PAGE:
Amelia Zamora said that shortly before the pandemic, she and her husband talked about how “cool” it would be if their 5-year-old daughter, who loves horses, grew up to be a riding instructor.

But “after this whole thing, we were like, it would be even better if she learned a trade, so that no matter what the world throws at her, she’ll be okay,” said Zamora, who lives in Sacramento. And while education is still important, “now it’s more like, as long as she’s a decent person who cares for her family and the people around us, then maybe education isn’t everything,” she said.

Renee Frojo, a single mother, said she and her ex-husband painstakingly chose the private school her 5-year-old daughter would attend not just for its academics but also to make sure its culture would help shape her daughter into a kind, compassionate person.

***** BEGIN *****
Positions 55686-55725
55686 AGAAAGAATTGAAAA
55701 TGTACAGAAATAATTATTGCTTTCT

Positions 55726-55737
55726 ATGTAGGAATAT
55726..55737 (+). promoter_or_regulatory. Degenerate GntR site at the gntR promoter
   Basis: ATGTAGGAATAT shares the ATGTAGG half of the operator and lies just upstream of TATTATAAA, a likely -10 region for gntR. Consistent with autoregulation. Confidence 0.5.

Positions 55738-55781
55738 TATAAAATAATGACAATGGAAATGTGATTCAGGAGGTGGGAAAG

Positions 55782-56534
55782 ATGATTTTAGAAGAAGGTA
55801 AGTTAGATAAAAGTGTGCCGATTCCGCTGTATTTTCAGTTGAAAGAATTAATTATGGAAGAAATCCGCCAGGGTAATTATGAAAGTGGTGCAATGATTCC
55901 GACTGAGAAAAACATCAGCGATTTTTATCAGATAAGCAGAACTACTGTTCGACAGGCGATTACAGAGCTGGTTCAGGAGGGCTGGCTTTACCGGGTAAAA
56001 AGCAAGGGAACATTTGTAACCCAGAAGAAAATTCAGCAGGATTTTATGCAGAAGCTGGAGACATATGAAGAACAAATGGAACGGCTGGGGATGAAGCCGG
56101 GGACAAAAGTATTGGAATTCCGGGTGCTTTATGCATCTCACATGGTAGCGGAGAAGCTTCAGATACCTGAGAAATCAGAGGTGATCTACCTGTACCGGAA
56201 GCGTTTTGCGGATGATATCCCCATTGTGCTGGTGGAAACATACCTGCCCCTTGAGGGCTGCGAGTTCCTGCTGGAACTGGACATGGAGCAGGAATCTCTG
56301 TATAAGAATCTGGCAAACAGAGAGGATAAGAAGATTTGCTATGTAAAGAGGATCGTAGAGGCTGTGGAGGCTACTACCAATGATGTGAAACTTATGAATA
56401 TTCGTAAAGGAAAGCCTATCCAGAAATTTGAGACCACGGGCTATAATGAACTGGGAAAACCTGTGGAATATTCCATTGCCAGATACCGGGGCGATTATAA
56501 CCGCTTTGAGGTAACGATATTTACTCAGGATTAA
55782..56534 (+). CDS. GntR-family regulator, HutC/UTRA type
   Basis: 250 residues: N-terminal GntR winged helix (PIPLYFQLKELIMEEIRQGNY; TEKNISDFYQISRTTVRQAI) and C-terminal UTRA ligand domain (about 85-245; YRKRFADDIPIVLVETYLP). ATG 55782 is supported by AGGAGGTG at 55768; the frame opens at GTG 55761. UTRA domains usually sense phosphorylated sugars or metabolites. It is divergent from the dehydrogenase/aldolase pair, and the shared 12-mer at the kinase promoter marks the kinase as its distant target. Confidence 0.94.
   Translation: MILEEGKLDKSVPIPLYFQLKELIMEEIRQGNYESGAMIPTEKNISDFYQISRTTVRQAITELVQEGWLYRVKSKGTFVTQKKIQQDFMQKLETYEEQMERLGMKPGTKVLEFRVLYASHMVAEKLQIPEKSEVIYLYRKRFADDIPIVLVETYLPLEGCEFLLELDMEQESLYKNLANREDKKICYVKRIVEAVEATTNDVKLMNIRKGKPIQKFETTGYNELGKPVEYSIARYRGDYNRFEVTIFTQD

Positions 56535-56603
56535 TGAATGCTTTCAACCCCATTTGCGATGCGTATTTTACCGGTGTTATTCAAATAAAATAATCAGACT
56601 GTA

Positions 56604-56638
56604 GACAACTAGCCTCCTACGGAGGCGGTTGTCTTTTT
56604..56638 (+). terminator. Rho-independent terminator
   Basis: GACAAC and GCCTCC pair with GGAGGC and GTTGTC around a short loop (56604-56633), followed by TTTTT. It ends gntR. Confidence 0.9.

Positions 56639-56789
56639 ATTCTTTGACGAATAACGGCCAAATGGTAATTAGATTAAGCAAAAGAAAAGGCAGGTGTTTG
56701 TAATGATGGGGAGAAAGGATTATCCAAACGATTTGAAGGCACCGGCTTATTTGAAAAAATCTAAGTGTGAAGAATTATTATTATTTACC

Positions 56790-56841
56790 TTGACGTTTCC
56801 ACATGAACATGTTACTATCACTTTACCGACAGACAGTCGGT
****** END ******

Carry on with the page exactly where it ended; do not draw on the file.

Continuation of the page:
But during pandemic restrictions, Frojo watched as her daughter was removed from her social networks, and she grew concerned that her lack of connection was leading her to be unkind to her younger sister, who is 2. “There was a lot of hair-pulling and scratching,” Frojo, of Sausalito, Calif., said.

The experience put into sharper focus her desire to raise empathetic kids, Frojo said.

“Our sense of community has been shattered by the pandemic,” she said. “We have to fight this thing together but apart. There’s some cognitive dissonance there. And not being able to interact with peers at such a critical age for social and emotional development could really impact how my daughters treat and react to others. It’s critical that we teach kindness and work from there.”